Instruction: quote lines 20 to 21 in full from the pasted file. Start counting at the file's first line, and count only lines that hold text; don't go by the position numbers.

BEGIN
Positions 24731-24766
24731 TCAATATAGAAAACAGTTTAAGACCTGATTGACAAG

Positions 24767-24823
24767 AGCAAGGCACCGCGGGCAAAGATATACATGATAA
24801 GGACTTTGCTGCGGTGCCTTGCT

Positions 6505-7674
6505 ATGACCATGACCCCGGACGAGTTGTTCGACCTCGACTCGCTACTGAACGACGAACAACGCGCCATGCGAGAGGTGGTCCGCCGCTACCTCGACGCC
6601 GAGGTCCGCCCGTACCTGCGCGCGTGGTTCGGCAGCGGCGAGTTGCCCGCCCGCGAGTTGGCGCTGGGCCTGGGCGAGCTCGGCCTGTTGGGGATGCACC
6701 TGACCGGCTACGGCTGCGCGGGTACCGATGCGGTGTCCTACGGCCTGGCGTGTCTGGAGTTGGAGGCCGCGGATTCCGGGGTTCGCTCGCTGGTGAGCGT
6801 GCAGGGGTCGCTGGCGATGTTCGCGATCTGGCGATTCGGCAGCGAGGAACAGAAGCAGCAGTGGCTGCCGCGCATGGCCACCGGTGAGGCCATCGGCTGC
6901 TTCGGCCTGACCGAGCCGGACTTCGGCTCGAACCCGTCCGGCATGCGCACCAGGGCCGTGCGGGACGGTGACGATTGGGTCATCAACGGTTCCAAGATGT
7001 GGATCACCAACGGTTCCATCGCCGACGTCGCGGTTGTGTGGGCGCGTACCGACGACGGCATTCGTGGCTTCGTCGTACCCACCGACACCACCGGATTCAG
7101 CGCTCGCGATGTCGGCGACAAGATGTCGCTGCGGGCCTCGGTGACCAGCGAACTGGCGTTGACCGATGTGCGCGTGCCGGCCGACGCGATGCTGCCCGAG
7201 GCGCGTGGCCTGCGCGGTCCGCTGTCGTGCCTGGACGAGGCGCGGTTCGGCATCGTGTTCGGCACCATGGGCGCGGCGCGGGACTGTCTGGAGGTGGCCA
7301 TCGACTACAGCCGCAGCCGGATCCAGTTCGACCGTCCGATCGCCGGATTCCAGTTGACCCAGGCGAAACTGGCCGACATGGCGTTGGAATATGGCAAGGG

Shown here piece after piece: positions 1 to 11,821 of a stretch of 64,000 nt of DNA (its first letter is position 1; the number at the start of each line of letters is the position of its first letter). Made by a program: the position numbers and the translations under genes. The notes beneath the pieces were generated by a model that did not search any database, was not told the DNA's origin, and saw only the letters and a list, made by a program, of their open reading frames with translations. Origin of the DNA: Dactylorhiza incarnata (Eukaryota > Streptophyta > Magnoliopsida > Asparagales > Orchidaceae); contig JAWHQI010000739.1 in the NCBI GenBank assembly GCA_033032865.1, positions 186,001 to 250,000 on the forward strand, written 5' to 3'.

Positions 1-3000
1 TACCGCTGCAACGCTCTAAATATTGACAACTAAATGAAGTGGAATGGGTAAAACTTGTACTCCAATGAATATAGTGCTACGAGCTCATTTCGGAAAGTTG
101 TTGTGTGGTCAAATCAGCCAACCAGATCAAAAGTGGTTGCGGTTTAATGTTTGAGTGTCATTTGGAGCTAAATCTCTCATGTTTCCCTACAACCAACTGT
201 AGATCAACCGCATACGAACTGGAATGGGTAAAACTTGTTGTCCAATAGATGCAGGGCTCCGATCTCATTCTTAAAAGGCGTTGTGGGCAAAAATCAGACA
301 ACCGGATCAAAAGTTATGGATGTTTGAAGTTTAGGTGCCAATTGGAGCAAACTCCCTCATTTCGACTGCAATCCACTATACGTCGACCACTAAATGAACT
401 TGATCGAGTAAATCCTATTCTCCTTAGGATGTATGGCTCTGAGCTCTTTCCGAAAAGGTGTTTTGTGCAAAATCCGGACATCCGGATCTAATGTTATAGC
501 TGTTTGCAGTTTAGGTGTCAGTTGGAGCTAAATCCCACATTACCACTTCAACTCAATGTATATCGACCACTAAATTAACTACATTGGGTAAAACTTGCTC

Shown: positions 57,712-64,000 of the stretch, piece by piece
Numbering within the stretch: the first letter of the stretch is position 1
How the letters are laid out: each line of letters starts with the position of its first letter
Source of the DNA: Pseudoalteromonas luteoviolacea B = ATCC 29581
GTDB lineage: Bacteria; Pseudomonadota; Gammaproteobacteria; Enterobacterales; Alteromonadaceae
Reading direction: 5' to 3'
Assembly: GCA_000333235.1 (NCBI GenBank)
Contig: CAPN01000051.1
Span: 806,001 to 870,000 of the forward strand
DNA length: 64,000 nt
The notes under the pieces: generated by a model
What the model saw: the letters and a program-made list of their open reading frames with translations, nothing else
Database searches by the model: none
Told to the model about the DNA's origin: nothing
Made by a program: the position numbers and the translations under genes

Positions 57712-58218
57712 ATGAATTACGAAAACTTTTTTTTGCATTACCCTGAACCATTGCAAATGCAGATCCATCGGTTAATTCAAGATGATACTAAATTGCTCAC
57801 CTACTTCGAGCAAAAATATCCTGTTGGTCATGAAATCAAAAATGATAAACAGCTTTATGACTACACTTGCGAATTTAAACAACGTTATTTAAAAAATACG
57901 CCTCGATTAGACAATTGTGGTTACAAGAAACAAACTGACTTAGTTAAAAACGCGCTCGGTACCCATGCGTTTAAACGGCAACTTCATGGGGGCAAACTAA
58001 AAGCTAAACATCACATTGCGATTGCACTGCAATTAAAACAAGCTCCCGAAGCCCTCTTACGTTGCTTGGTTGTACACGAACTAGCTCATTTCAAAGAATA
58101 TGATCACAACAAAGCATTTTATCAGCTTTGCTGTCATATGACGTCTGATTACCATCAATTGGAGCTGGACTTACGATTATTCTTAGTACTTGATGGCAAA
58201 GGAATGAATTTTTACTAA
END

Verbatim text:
201 AGATCAACCGCATACGAACTGGAATGGGTAAAACTTGTTGTCCAATAGATGCAGGGCTCCGATCTCATTCTTAAAAGGCGTTGTGGGCAAAAATCAGACA
301 ACCGGATCAAAAGTTATGGATGTTTGAAGTTTAGGTGCCAATTGGAGCAAACTCCCTCATTTCGACTGCAATCCACTATACGTCGACCACTAAATGAACT